Gama Mendez, who operates a delivery application, raised concerns about proposed requirements for locking cannabis in a delivery vehicle, but first raised his concerns about the rough start of the meeting. 

“It’s pretty sad that we all are invested in this,” Mendez said. “I’m really disappointed that you guys had so much time, and we can’t get an ‘unmuted’ button.”

Another commenter, Miguel De Santigo, said he needed to be reminded what the meeting was about since there was such a delay in getting people on the record.

“I don’t remember what exactly we’re supposed to be making public comment on because of everything that we’ve been trying to figure out,” De Santiago said.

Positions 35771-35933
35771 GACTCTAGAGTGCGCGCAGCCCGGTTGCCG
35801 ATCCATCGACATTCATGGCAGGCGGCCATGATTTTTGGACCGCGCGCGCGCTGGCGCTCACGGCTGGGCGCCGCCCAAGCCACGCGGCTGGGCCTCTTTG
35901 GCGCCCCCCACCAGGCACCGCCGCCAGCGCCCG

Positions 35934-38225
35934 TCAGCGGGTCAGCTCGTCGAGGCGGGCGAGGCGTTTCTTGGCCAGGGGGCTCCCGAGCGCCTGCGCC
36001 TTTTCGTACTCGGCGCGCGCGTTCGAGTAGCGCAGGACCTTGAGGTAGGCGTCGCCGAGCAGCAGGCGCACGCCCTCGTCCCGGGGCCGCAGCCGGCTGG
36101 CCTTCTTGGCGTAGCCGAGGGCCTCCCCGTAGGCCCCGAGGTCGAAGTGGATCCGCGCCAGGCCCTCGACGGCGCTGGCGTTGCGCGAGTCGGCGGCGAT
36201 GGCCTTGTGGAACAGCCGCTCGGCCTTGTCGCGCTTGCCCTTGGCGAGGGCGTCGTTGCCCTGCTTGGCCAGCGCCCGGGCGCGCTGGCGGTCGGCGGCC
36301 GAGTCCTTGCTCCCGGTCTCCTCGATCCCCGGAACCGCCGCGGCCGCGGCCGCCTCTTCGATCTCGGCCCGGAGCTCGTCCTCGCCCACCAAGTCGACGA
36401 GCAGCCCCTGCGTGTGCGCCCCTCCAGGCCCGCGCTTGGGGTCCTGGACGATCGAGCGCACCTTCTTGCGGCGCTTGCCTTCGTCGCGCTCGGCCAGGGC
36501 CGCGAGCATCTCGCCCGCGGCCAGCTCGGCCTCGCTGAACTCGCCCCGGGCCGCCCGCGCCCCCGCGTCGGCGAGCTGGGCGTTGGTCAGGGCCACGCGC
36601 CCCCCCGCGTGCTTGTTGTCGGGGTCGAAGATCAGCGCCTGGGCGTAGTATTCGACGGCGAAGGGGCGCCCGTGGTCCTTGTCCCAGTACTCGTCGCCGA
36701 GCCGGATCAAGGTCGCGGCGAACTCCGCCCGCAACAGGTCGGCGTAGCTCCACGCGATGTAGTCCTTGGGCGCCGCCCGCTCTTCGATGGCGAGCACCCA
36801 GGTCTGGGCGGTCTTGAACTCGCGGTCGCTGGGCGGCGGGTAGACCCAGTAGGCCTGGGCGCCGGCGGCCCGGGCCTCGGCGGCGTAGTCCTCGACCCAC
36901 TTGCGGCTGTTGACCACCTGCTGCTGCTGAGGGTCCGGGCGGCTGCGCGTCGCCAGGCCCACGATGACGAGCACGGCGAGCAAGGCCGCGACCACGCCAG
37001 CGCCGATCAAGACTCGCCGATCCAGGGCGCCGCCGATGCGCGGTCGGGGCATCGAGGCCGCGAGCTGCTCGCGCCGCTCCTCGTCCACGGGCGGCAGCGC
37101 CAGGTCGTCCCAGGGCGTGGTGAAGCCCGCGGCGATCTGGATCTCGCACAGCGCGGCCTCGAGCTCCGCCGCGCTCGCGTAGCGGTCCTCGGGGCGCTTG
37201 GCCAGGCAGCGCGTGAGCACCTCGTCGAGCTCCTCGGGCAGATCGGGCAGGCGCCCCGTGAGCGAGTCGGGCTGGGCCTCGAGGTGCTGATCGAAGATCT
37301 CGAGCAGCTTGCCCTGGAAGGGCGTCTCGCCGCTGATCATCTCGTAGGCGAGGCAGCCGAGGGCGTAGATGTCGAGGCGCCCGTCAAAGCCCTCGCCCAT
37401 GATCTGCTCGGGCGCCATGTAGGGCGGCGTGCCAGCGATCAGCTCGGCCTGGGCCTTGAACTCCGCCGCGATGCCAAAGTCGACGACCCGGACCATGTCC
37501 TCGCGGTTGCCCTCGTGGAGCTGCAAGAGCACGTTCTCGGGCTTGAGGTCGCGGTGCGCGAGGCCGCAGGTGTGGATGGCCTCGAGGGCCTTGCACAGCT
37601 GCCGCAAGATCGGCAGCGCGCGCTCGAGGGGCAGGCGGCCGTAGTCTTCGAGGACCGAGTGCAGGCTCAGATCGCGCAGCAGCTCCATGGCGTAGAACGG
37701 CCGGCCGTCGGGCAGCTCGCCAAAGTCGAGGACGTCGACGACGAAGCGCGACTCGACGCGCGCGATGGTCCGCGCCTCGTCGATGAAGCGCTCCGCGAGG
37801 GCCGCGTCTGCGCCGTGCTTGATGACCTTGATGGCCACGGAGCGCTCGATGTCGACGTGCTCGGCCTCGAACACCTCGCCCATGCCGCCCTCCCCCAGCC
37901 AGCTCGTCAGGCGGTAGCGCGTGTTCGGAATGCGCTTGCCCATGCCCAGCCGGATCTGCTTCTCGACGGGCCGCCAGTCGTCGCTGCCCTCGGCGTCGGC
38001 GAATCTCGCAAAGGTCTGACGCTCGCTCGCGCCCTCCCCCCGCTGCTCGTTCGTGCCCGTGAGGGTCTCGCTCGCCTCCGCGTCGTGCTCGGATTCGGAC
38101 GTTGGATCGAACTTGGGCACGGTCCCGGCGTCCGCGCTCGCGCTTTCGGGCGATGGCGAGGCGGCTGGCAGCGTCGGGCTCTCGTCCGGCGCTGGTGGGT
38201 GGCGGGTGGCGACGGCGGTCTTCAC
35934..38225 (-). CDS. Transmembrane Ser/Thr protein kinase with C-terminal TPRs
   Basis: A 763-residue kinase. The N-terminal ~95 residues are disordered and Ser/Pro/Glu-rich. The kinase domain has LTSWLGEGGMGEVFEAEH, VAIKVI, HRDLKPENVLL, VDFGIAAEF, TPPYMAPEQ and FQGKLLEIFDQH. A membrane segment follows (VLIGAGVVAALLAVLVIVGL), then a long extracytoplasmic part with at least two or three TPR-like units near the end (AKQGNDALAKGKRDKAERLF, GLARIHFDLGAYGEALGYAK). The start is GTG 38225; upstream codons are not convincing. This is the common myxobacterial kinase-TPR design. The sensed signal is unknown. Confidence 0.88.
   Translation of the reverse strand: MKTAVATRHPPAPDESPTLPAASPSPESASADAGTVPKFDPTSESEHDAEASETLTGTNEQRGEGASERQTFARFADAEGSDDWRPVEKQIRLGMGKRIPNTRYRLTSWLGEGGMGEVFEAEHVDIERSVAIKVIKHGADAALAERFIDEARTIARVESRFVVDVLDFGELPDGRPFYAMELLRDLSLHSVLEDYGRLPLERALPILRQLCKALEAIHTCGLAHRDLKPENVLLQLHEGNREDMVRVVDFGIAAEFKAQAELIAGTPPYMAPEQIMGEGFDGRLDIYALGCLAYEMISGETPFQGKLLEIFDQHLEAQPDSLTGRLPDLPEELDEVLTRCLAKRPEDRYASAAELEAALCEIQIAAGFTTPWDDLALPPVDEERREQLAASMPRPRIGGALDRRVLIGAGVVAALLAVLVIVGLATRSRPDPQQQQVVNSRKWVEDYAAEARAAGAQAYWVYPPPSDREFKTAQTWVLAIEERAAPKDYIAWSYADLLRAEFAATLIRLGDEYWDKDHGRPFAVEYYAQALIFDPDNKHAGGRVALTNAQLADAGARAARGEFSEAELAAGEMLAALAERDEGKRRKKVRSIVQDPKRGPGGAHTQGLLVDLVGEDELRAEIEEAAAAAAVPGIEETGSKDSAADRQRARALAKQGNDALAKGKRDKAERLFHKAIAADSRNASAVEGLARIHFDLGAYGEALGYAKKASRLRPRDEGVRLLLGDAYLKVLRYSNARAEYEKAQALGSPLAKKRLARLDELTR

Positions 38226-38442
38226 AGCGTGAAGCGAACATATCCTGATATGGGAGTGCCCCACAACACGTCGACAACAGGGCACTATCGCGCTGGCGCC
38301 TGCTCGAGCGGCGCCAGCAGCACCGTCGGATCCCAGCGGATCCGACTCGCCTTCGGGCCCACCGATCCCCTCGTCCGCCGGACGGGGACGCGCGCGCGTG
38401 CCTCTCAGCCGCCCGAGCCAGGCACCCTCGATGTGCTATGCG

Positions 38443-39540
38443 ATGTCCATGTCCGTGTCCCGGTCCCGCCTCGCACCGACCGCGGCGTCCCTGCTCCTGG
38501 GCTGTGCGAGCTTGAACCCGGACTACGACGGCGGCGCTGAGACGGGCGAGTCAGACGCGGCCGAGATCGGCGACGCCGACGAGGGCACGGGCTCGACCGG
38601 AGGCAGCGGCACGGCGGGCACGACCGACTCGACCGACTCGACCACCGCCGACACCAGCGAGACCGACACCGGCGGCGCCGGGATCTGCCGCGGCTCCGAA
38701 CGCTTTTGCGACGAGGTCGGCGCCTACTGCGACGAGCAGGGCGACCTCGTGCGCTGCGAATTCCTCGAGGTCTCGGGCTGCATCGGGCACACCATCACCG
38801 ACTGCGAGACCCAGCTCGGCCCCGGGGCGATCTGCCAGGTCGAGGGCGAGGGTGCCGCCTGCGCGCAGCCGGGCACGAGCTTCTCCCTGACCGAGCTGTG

But after the technical difficulties, comments were more focused on the proposed rules themselves. 

RLD and the Cannabis Control Division could make changes based on the submitted comments, but are not required to do so.

Assuming any changes RLD and the Cannabis Control Division decide to make are in line with the original goal of the proposed rules, the department will not need to hold an additional hearing before promulgating them. 

Once the rules are finalized and RLD Superintendent Linda Trujillo approves them, they will go into effect and the state can start accepting licenses for manufacturers, couriers and retail locations.